Fires of Revolution – 1978 Salisbury Petrol Raid

In the more than 35 years since the end of the Rhodesian Bush War, there has been a great deal of commendable ink put to paper about the tactical excellence of the Rhodesian Security Forces. Cross border raids and Fireforce alike have been covered in extensive detail, enthralling those interested in military history and the nature of COIN warfare. In this author’s experience, however, there is a dearth of writing on the war from the insurgent perspective. Several small unit insurgent raids were extremely successful, and can equally offer lessons to the tactician and the student of history.  Barring the Viscount shootdowns, perhaps the most famous such raid was the raid against the Salisbury petrol depot on the 11th of December, 1978.

Two major political organizations comprised the Patriotic Front, the insurgent force during the Rhodesian Bush War; the Zimbabwe African National Union (ZANU) and its attendant military wing ZANLA, representing the Shona population under its leader Robert Mugabe, and the Zimbabwe African People’s Union (ZAPU) who represented the Ndebele population under Joshua Nkomo, with their military wing ZIRPA. ZANU and ZAPU operated primarily from Mozambique and Zambia, respectively. Their primary goal under the PF was the replacement of White minority rule in Rhodesia with universal suffrage, and fighting took place from 1972 until a Dec 1979 ceasefire, the terms of which established popular elections to be held Feb 1980. After winning these elections, Mugabe and ZANU solidified their power over the state now known as Zimbabwe.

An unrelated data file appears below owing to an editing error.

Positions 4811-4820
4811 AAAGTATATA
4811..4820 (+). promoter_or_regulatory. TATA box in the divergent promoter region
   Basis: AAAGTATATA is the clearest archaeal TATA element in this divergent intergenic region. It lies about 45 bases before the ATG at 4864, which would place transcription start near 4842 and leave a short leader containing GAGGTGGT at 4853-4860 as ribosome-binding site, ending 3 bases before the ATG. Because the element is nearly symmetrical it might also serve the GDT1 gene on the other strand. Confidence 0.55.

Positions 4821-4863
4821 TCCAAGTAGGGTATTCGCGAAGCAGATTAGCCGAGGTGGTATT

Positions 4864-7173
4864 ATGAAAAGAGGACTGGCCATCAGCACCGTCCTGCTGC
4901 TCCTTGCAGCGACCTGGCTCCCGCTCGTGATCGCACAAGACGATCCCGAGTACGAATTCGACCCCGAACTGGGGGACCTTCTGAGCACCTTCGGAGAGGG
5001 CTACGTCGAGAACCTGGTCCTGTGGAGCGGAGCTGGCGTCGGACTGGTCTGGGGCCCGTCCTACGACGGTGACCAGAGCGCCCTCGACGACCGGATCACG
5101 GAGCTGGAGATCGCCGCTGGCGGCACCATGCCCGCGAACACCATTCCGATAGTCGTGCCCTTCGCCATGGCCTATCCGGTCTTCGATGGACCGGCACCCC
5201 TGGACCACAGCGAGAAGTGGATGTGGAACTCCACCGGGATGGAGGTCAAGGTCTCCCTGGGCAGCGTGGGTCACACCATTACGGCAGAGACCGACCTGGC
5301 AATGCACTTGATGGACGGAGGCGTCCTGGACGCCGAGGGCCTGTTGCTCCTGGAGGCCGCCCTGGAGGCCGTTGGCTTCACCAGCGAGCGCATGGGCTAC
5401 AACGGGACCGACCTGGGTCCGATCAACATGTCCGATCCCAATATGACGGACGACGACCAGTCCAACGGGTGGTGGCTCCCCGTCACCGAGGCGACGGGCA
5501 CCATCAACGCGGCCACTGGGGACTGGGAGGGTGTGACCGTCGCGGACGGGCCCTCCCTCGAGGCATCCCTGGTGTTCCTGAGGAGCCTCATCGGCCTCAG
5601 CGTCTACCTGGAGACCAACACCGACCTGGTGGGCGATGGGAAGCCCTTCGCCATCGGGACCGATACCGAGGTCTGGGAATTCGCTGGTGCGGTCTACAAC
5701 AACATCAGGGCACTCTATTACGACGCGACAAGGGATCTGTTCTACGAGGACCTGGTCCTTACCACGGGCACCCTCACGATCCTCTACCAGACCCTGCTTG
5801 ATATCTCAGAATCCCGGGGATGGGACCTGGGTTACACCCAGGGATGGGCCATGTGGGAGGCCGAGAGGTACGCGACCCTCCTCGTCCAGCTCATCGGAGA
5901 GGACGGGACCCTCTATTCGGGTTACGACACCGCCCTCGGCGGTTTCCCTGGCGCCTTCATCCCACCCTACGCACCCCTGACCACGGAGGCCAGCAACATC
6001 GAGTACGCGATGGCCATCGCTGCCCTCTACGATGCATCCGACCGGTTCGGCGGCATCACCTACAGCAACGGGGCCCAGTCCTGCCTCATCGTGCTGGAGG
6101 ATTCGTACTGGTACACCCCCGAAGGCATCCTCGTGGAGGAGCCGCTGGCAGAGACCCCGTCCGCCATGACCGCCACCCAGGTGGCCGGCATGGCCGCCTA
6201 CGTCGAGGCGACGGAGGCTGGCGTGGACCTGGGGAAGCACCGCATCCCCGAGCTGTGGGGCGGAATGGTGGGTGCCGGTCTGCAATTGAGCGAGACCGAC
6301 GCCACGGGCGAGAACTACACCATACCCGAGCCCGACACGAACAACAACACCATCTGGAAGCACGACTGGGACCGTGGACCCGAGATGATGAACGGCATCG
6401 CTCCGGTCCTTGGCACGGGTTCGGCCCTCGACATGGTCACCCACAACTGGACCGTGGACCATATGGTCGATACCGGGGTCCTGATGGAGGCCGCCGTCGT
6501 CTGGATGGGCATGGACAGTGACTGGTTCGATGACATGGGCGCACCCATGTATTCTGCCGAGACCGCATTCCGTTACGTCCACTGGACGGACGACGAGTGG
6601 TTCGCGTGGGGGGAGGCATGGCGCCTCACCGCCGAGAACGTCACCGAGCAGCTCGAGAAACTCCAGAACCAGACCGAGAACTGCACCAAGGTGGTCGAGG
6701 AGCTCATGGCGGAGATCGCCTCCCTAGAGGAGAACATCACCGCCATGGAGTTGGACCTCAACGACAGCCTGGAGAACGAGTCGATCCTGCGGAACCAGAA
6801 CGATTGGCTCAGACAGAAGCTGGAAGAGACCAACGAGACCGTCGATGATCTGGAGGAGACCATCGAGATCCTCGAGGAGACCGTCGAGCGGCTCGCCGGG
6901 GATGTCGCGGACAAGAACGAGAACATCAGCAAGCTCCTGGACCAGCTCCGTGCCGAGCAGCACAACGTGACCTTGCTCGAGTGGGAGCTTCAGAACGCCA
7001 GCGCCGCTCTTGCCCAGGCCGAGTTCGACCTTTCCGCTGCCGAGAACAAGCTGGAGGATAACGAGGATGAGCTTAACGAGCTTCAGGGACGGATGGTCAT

Several factors made an attack on the Salisbury petrol depot particularly appealing. Firstly, the date of the 11th of December coincided with the anniversary of the Rhodesian UDI, or Unilateral Declaration of Independence. In addition to this symbolism, the UDI and insistence on minority rule meant that Rhodesia was an international pariah, and thus subject to oil embargoes. Destruction caused to oil reserves would be sorely felt by the Rhodesians, and difficult to replace. Lastly, the depot was located near the capital city itself, and a strike against it would bring the war dramatically close to the white population, and vividly demonstrate the inability of the security forces to prevent insurgent action.

The raid itself was conducted by a small group of insurgents previously inserted into the Salisbury area using civilian vehicles. Around 9pm on Dec 11, the insurgents opened fire upon the petrol depot using RPGs, tracer bullets, and a Soviet made 82mm mortar, and a fire quickly arose. The fire would continue to burn as the insurgents dispersed until specialized firefighting equipment could arrive from South Africa two days later. The fire destroyed 25 of 32 storage tanks in the depot, totaling around 10% of the entire Rhodesian oil reserve. Unfortunately, both ZIRPA and ZANLA claimed responsibility for the attack, and the insurgents themselves were not captured. Especially considering the turbulent political history of Zimbabwe following the end of the war, there has been no conclusive proof of who it was that carried out the attack.

It would be impossible to characterize the raid as anything other than a complete success. Not only did it directly affect the white minority population through petrol shortages, a dramatic attack in the heart of Rhodesia’s capital inflicted a significant blow to their morale, and underscored the inability of the Rhodesian security forces to counter insurgent activities. Even outside of its practical effects, it signified a turning point in the Rhodesian Bush war, and heralded the eventual victory of the Patriotic Front.


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